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Video: Neuromorphic Computing – Extreme Approaches to Weak and Strong Scaling

meierIn this video from EASC2016 in Stockholm, Karlheinz Meier from Heidelberg University presents: Neuromorphic Computing – Extreme Approaches to weak and strong scaling.

“Computer simulations of complex systems provide an opportunity to study their time evolution under user control. Simulations of neural circuits are an established tool in computational neuroscience. Through systematic simplification on spatial and temporal scales they provide important insights in the time evolution of networks which in turn leads to an improved understanding of brain functions like learning, memory or behavior. Simulations of large networks are exploiting the concept of weak scaling where the massively parallel biological network structure is naturally mapped on computers with very large numbers of compute nodes. However, this approach is suffering from fundamental limitations. The power consumption is approaching prohibitive levels and, more seriously, the bridging of time-scales from millisecond to years, present in the neurobiology of plasticity, learning and development is inaccessible to classical computers. In the keynote I will argue that these limitations can be overcome by extreme approaches to weak and strong scaling based on brain-inspired computing architectures.”

Karlheinz Meier received his PhD in physics in 1984 from Hamburg University in Germany. He has more than 25years of experience in experimental particle physics with contributions to 4 major experiments at particle colliders at DESY in Hamburg and CERN in Geneva. For the ATLAS experiment at the Large Hadron Collider (LHC) he led a 15 year effort to design, build and operate an electronics data processing system providing on-the-fly data reduction by 3 orders of magnitude enabling among other achievements the discovery of the Higgs Boson. Following scientific staff positions at DESY and CERN he was appointed full professor of physics at Heidelberg university in 1992. In Heidelberg he co-founded the Kirchhoff-Institute for Physics and a laboratory for the development of microelectronic circuits for science experiments. In particle physics he took a leading international role in shaping the future of the field as president of the European Committee for Future Accelerators (ECFA). Around 2005 he gradually shifted his scientific interests towards large-scale electronic implementations of brain-inspired computer architectures. His group pioneered several innovations in the field like the conception of a description language for neural circuits (PyNN), time-compressed mixed-signal neuromorphic computing systems and wafer-scale integration for their implementation. He led 2 major European initiatives, FACETS and BrainScaleS, that both demonstrated the rewarding interdisciplinary collaboration of neuroscience and information science. In 2009 he was one of the initiators of the European Human Brain Project (HBP) that was approved in 2013. In the HBP he leads the subproject on neuromorphic computing with the goal of establishing brain-inspired computing paradigms as tools for neuroscience and generic methods for inference from large data volumes.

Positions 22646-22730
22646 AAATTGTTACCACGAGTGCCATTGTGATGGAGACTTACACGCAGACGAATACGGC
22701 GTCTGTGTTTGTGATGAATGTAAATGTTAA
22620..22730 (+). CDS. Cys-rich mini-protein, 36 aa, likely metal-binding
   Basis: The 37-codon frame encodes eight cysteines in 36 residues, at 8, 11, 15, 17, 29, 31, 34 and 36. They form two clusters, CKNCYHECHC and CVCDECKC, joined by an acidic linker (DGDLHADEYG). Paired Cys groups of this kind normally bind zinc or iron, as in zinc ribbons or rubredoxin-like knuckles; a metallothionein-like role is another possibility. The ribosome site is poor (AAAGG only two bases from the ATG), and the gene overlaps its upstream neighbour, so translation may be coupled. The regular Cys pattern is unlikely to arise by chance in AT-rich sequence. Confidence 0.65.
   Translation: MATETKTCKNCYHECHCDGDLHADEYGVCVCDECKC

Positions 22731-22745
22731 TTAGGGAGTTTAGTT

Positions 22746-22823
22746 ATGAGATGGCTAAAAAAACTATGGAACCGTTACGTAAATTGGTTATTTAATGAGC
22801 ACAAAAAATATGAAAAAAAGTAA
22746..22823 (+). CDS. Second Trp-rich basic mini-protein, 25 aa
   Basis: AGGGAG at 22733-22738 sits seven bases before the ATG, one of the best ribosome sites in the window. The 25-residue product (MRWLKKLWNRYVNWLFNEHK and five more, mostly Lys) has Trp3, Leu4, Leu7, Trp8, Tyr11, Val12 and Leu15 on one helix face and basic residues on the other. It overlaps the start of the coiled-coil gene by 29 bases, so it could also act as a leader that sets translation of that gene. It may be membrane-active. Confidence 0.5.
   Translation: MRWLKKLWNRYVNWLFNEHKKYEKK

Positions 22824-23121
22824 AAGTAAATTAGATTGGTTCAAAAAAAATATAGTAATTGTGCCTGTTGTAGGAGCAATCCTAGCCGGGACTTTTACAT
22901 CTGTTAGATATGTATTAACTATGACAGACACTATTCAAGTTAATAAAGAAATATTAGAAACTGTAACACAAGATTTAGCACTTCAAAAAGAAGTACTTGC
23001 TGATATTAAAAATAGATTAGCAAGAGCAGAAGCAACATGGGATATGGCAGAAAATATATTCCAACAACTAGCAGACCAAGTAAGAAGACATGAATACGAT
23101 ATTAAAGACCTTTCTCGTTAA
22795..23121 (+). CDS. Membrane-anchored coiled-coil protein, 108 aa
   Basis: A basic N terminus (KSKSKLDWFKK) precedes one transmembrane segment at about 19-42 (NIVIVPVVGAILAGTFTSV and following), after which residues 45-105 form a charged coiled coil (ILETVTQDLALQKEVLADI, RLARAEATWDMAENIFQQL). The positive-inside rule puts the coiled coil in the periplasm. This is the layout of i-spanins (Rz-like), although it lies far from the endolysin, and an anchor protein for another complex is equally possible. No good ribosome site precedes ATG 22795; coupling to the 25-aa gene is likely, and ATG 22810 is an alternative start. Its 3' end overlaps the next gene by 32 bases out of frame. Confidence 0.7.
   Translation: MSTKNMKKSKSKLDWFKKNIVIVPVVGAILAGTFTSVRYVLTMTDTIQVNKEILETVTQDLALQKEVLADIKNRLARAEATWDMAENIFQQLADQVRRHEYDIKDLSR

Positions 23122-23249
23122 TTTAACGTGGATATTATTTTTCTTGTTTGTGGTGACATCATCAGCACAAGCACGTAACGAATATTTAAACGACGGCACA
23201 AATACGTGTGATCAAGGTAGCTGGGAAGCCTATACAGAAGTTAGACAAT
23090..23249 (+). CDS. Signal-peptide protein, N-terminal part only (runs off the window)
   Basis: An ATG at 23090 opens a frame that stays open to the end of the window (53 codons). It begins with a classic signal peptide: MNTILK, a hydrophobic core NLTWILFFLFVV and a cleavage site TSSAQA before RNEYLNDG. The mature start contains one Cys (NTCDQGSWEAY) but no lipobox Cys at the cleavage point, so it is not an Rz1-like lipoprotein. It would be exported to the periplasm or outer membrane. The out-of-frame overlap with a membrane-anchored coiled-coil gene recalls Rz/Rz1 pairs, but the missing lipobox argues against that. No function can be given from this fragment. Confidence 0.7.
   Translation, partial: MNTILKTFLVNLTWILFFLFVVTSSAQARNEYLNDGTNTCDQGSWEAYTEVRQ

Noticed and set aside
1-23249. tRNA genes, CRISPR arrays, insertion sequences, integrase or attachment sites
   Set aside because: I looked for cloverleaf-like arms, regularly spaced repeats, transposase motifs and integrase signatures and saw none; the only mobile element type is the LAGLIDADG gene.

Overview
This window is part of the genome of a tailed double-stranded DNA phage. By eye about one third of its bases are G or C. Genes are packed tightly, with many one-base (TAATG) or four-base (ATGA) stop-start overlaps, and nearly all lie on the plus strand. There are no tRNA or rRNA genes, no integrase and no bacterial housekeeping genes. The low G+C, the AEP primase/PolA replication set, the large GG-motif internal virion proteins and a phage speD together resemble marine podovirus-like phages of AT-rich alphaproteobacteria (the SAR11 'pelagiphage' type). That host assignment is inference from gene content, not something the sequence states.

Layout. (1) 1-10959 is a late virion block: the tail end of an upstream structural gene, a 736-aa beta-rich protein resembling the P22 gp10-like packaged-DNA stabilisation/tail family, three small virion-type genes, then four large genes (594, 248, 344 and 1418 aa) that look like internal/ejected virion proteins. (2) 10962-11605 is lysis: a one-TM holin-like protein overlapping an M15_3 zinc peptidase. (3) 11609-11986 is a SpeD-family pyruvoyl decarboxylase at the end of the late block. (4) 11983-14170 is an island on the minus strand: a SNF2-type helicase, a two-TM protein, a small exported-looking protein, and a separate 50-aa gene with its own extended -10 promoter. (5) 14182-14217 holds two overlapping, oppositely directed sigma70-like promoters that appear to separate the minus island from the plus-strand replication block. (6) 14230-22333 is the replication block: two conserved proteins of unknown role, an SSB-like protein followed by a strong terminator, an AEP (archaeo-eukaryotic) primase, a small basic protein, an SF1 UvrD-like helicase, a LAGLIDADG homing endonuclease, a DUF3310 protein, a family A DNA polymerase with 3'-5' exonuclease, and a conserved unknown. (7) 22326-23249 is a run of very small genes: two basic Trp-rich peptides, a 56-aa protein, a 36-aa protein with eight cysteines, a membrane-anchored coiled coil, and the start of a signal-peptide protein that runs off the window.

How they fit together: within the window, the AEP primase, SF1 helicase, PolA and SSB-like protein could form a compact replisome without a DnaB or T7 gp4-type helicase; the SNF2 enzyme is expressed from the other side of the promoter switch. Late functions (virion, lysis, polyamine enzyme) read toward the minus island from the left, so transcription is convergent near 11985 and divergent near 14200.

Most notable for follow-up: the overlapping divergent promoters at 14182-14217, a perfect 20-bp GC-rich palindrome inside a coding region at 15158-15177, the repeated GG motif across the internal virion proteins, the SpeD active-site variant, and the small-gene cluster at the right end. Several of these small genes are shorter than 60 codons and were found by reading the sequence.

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  1. Interesting that he would still be working with “strong scaling,” an academic relic from the 1960s. Despite the positive connotations of the word “strong,” it is actually a misleading and often silly way to measure the capability of highly parallel systems, such as neuromorphic systems. Strong scaling predicts that a human brain and a starfish have roughly the same intellectual capability, limited by the serial component of the tasks performed by the starfish!

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